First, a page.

I’m a Maine-iac!


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Maine border

The border sign for our last state on the Appalachian Trail: Maine

It’s our second day in Maine today, and though I was happy to cross the New Hampshire/Maine border, I have to say that I’m ready for the finish. If Matt were writing this, he’d title it, “So close, yet so far.” We are sitting about 250 miles from Mt. Katahdin, which is about two weeks of hiking or less. In normal life, less than two weeks goes by in the blink of an eye, but on the trail, two weeks seems like an eternity. As Rusty said, another hiker finishing his thru-hike this year, one day out here is like four days in real life.

Why am I a Maine-iac? In short, yesterday I was a she-devil. It was one of my worst days on the trail. We were still in NH just yesterday morning, it was a wet, cold day, and we were walking about a mile and a half an hour through rocky, wet, muddy terrain. The pace was so painstakingly slow, it was driving me crazy. Up until New Hampshire, we would walk three to three and a half miles an hour. I was also just so tired of being damp, dirty and overall at a disgusting level of hygiene. I was ready to quit and get off on the next road, and I didn’t care what anyone thought of me getting off the trail so close to the end. I knew entering Maine would still be difficult hiking, but I just didn’t want to accept it.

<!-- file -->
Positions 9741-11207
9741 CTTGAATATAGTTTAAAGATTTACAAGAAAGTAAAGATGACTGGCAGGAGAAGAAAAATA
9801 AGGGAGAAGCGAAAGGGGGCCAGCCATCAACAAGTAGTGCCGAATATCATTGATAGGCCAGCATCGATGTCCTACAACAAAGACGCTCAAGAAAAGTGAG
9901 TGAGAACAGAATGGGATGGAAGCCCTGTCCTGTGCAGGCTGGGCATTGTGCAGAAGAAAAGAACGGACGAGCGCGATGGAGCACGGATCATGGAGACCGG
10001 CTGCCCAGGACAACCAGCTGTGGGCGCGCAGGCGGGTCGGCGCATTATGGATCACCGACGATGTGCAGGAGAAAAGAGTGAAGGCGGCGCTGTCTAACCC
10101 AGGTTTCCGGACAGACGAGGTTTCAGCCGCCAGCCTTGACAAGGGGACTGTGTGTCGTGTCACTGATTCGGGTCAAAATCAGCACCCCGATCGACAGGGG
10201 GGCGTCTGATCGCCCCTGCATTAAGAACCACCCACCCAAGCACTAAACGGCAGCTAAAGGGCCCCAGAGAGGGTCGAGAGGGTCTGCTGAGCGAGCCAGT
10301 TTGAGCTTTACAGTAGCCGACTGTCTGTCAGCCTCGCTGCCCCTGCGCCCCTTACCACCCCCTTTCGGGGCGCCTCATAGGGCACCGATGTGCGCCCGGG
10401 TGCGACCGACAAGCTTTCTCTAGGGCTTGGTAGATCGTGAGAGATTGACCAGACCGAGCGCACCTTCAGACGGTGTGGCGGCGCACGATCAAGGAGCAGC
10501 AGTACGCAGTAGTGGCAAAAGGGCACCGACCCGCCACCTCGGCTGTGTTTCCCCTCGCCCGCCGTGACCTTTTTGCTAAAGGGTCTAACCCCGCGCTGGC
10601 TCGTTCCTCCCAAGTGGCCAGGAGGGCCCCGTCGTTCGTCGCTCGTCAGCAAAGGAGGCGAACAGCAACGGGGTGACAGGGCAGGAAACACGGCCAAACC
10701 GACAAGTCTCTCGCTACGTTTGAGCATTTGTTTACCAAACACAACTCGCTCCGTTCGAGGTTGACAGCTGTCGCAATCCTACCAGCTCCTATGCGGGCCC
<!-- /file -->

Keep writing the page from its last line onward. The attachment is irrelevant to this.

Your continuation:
The other reason I’m a Maine-iac is because I’ve had a mental wrestling match for the last two days that probably won’t end until the last couple of days. My mind is torn between wanting to finish as fast as possible by doing as many miles as possible each day, yet keeping within my mental and physical limits in order to avoid a breakdown. I’d rather not reach the end having gone crazy the ten days leading up to it, and then leave the trail hating all of it and never appreciating the final moments of summiting Mt. Katahdin.

These past few days have been such slow hiking that it hasn’t been an option to do as many miles as possible. The only option has been to get up early, get in what we can with the terrain being so difficult, and then just be happy with whatever miles we covered by the end of the day. It’s a hard reality to accept while still wishing to just be finished, and an even harder reality that the only thing that will bring the end that much closer is to just keep walking.

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